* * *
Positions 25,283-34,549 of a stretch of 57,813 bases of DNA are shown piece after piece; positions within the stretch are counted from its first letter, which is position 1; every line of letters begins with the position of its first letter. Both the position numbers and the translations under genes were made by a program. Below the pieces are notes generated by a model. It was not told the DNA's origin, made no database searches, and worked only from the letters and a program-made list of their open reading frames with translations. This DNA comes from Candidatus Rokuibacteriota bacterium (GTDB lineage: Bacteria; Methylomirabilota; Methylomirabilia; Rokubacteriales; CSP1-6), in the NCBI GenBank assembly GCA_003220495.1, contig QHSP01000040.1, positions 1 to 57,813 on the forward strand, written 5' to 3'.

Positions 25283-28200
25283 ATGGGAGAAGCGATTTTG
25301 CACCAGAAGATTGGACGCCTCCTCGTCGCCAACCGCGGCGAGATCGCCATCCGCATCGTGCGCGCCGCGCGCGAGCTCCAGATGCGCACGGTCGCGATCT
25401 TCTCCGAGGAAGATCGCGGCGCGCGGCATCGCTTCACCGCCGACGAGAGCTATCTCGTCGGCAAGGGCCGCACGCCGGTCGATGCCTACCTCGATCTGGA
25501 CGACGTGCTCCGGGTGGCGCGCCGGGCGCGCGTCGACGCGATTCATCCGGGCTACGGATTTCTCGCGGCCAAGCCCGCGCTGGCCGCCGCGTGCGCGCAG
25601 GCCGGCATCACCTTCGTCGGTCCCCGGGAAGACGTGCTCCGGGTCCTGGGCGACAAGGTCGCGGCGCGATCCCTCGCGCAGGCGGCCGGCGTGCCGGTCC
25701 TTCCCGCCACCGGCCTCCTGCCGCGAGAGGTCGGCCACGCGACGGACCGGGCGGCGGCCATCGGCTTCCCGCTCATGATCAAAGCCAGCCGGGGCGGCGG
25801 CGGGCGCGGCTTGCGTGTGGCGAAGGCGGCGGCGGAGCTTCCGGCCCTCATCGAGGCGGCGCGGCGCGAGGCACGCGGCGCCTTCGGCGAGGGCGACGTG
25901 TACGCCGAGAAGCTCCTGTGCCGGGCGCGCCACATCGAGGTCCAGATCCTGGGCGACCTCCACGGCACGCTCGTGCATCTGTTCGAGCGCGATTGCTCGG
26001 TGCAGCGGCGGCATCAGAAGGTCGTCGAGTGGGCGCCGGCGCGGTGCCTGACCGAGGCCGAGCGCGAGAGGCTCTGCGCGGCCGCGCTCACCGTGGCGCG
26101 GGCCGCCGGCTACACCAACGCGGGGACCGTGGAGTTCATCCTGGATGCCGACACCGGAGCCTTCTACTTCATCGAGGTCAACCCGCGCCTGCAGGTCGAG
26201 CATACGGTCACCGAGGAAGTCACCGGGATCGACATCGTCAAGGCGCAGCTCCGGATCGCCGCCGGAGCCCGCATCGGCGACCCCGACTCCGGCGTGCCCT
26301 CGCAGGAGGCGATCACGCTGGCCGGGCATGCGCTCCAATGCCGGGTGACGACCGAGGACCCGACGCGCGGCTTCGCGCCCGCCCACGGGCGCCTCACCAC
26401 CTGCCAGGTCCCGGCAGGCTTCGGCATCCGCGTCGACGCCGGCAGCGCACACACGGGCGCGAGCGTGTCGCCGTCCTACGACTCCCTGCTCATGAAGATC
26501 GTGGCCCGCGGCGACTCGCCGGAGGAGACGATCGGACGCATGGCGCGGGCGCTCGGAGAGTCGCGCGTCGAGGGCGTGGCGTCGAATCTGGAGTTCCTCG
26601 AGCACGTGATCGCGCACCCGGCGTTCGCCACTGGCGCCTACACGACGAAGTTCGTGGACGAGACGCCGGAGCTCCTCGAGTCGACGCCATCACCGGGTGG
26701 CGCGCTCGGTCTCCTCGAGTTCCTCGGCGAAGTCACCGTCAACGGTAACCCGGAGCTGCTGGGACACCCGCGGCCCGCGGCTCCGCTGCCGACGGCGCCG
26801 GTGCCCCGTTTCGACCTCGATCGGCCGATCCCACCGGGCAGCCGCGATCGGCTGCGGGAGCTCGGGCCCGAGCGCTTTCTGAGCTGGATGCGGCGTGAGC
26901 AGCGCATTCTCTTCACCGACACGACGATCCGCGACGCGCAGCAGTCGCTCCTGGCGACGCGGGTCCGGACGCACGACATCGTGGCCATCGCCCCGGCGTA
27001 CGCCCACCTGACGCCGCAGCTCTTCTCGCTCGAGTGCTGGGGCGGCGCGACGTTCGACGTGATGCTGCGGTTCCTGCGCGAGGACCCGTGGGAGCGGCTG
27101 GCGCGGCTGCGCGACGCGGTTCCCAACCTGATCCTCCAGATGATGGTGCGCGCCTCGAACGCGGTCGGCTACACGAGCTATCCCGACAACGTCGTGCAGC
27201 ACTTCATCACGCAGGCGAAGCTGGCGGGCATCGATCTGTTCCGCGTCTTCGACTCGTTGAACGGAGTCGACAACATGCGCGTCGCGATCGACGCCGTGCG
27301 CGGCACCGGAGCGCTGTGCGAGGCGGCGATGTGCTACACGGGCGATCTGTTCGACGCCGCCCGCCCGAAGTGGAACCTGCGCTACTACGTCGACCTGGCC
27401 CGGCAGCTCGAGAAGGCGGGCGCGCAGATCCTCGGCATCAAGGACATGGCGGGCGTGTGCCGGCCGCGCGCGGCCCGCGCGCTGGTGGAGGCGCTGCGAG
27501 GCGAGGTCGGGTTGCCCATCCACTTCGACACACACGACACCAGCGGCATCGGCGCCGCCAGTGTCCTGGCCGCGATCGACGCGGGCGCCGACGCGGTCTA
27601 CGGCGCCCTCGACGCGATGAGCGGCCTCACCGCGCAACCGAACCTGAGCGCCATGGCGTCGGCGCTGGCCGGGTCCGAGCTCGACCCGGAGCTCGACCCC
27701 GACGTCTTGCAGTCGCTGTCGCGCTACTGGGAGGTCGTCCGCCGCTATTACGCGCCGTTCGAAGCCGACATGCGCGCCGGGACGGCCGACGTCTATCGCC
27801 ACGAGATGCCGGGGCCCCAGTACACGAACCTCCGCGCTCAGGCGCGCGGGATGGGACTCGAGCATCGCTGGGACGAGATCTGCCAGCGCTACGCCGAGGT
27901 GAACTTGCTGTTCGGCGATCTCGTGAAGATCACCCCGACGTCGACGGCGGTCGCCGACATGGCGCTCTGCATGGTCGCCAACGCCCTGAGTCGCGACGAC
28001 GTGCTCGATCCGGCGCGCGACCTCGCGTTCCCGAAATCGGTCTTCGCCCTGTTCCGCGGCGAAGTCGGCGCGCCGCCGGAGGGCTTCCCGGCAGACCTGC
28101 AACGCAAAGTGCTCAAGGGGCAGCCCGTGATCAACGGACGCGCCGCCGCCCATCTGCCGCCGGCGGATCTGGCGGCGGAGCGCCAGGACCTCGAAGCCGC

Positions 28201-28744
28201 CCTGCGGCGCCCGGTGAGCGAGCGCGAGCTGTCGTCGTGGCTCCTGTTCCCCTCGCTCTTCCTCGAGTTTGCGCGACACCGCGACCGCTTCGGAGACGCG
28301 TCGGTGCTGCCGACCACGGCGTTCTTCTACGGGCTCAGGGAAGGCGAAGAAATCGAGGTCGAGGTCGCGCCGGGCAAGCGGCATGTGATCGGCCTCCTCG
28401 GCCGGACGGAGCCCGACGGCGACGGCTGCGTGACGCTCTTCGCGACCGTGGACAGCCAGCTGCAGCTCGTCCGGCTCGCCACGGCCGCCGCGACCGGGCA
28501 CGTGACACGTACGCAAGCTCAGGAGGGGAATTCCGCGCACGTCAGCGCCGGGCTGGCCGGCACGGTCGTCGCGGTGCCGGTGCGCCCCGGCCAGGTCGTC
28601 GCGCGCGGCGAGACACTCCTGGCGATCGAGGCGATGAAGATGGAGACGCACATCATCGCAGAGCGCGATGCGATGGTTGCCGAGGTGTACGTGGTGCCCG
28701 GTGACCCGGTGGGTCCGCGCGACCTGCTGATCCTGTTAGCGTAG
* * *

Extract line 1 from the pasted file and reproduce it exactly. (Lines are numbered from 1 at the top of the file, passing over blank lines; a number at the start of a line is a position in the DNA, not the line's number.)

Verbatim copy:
Positions 25,283-34,549 of a stretch of 57,813 bases of DNA are shown piece after piece; positions within the stretch are counted from its first letter, which is position 1; every line of letters begins with the position of its first letter. Both the position numbers and the translations under genes were made by a program. Below the pieces are notes generated by a model. It was not told the DNA's origin, made no database searches, and worked only from the letters and a program-made list of their open reading frames with translations. This DNA comes from Candidatus Rokuibacteriota bacterium (GTDB lineage: Bacteria; Methylomirabilota; Methylomirabilia; Rokubacteriales; CSP1-6), in the NCBI GenBank assembly GCA_003220495.1, contig QHSP01000040.1, positions 1 to 57,813 on the forward strand, written 5' to 3'.